Comparison of the efficacy of IGIV-C, 10% (caprylate/chromatography) and IGIV-SD, 10% as replacement therapy in primary immune deficiency: A randomized double-blind trial

Chaim M. Roifman, Harry Schroeder, Melvin Berger, Ricardo Sorensen, Mark Ballow, Rebecca H. Buckley, Anita Gewurz, Phillip Korenblat, Gordon Sussman, Georg Lemm, Mark Stein, Donald Stark, Maria Louisa Ermitano, Anne Desroches, Bruce Mazer, Joseph Church, Zuhair Ballas, Alexandra Filipovich, Gilbert Friday, Donatella GraffinoMelvin Haysman, Alan Knutsen, Wendel Richmond, Arye Rubinstein, Frederick Marquinez, Don McNeil, Susanne Skoda-Smith

Research output: Contribution to journalArticlepeer-review

113 Scopus citations


A novel method of large-scale chromatography has been developed to improve recovery and purity of immunoglobulin G (IgG) from pooled plasma. The current study compares safety, toxicity and efficacy of two intravenous immunoglobulin products: a novel formulation, IGIV caprylate/chromatography (IGIV-C; Gamunex™, 10%) and a licensed solvent/detergent-treated product, Gamimune®N, 10% (IGIV-SD). The study, a randomized, double-blind, parallel group, therapeutic equivalence trial, was conducted at 25 treatment centers in Canada and the United States. Patients (n=172) having confirmed chronic primary immunodeficiency (PID), aged 1-75 years, and receiving IGIV therapy were enrolled. For 9 months, patients were treated with IGIV-C or IGIV-SD in accordance with the patient's individualized treatment regimen utilized before study entry. The primary endpoint was the proportion of patients with ≥1 validated acute sinopulmonary infection during the treatment period. Secondary endpoints included the proportion of patients with all infections, time to first infection, annual infection rates, lung function parameters, infusion-related safety and viral safety. The annual validated infection rate in the IGIV-C group was 0.18 compared to 0.43 in the IGIV-SD group (p=0.023). Nine patients receiving IGIV-C experienced validated infections, compared to 17 patients in IGIV-SD group (p=0.06). Acute sinusitis (validated plus clinically defined) was less frequent in the IGIV-C group (p=0.012). Presence of bronchiectasis did not affect efficacy. Adverse reactions were similar in frequency and severity in both groups. No evidence of viral transmission was observed. IGIV-C appears to be superior to IGIV-SD in preventing validated sinopulmonary infections, especially acute sinusitis, in patients with PID.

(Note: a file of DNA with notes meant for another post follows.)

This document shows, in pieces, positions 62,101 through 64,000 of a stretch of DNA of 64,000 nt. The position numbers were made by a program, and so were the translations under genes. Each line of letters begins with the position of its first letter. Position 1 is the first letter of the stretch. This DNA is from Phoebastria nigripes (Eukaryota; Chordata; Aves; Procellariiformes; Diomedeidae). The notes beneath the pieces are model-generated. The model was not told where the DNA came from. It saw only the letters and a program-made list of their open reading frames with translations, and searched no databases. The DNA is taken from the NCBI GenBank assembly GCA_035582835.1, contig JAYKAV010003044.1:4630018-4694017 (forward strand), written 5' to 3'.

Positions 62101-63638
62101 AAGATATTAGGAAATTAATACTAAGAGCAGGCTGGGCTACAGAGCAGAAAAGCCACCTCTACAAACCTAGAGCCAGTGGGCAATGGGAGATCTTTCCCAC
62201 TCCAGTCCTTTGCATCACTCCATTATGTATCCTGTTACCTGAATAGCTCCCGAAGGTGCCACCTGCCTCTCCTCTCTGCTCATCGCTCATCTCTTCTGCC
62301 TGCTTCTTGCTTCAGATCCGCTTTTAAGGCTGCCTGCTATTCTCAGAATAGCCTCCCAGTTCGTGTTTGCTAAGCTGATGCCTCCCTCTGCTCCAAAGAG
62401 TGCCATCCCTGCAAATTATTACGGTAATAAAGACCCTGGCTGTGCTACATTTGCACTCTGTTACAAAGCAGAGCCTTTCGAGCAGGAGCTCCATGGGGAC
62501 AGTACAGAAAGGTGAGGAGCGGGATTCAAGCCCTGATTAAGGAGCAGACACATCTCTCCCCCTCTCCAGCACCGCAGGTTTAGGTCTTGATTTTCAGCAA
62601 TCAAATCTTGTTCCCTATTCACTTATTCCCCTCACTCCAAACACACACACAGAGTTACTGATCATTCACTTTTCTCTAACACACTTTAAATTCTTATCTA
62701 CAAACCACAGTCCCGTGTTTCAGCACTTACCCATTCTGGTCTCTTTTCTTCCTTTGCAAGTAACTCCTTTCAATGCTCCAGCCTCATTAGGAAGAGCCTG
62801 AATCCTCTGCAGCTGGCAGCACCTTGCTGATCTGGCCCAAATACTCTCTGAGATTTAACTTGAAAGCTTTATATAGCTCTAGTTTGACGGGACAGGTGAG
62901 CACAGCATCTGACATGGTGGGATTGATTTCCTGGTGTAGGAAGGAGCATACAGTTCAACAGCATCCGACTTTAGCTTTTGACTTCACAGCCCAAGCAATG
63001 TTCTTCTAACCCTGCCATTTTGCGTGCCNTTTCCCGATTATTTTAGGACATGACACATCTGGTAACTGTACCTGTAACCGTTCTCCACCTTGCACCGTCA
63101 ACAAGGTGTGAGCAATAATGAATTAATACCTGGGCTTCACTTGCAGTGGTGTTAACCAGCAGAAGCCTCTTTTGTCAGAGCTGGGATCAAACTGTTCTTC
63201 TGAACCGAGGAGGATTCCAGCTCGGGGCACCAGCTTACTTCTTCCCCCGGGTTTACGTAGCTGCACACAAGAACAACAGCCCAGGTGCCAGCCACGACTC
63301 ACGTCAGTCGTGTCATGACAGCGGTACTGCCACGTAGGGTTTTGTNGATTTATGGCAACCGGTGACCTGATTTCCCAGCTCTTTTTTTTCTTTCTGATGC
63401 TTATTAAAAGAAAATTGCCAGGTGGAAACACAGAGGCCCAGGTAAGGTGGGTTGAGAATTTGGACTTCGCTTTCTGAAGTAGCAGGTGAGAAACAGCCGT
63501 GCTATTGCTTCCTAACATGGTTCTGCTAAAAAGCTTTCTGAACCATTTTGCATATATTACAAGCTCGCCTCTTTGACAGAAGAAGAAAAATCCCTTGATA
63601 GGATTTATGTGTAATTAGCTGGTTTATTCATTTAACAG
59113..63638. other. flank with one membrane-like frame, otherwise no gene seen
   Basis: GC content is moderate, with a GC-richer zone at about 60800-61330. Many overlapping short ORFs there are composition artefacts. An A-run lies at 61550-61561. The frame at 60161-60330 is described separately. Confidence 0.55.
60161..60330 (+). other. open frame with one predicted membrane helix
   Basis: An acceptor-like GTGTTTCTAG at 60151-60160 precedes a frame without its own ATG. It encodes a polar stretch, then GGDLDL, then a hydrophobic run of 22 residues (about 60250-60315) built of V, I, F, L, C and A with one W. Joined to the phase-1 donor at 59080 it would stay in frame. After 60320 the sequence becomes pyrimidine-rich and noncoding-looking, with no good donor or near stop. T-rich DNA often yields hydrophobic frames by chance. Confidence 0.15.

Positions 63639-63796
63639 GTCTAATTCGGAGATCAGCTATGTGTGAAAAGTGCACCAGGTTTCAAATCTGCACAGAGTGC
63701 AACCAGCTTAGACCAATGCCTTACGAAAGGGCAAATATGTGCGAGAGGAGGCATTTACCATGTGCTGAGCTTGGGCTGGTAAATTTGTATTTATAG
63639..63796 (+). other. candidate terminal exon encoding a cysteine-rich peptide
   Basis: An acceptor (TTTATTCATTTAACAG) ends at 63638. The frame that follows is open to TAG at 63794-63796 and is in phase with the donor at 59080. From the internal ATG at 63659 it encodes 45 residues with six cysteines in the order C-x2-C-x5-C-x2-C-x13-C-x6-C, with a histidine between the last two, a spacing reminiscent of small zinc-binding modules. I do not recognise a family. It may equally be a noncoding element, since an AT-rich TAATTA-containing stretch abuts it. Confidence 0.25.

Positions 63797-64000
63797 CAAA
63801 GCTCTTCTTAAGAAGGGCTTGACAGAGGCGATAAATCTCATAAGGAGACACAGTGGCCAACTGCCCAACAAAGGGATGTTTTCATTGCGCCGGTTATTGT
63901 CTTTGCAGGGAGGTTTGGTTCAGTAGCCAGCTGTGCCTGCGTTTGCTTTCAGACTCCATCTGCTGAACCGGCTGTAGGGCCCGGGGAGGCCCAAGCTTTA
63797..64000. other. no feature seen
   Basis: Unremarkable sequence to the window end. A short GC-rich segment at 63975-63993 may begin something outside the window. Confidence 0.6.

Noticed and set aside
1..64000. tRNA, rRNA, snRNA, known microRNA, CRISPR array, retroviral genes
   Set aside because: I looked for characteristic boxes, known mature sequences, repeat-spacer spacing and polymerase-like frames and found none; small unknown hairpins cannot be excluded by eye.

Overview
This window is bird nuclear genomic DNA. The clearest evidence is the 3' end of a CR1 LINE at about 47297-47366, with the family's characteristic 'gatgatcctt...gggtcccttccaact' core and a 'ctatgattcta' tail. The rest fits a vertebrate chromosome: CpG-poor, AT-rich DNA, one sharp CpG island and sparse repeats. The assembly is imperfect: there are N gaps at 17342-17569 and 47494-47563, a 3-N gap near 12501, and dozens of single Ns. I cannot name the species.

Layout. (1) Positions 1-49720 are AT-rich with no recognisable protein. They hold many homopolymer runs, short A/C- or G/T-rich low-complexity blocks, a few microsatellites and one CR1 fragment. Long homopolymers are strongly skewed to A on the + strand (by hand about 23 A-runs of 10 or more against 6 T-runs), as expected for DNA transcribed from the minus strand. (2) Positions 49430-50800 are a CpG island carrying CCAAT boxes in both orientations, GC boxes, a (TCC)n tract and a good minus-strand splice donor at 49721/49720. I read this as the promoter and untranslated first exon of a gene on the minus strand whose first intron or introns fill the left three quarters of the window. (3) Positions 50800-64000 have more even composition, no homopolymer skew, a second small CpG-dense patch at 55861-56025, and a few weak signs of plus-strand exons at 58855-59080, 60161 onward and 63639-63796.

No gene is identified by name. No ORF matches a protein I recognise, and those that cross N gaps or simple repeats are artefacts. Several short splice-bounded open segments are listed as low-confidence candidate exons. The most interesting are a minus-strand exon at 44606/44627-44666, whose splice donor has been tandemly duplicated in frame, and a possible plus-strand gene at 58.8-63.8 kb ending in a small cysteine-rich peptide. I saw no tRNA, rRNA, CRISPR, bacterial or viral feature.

Original languageEnglish (US)
Pages (from-to)1325-1333
Number of pages9
JournalInternational Immunopharmacology
Issue number9
StatePublished - Sep 2003


  • IGIV
  • IVIG
  • IgG
  • Immunoglobulin
  • Immunotherapy
  • Primary immunodeficiency
  • Sinopulmonary infection
  • Sinusitis
  • Viral safety

ASJC Scopus subject areas

  • Immunology and Allergy
  • Immunology
  • Pharmacology


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